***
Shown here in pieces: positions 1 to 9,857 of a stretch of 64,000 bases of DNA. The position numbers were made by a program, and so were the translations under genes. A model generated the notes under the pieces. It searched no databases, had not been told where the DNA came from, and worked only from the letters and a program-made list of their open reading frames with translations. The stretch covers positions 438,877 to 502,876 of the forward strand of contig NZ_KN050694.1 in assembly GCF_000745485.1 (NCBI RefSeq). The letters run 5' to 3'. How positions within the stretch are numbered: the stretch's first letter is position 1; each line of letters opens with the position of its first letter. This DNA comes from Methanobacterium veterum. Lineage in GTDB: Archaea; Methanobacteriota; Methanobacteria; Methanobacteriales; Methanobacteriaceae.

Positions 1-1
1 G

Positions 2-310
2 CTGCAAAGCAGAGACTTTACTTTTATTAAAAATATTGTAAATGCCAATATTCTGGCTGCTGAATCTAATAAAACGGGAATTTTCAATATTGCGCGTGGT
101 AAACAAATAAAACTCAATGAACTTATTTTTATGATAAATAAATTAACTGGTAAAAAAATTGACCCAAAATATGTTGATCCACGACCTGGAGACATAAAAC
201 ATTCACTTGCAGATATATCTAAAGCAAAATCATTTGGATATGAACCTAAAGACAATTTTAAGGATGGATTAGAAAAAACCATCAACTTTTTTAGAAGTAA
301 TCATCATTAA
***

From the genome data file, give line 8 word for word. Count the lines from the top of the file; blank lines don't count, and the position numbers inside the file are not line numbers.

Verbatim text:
301 TCATCATTAA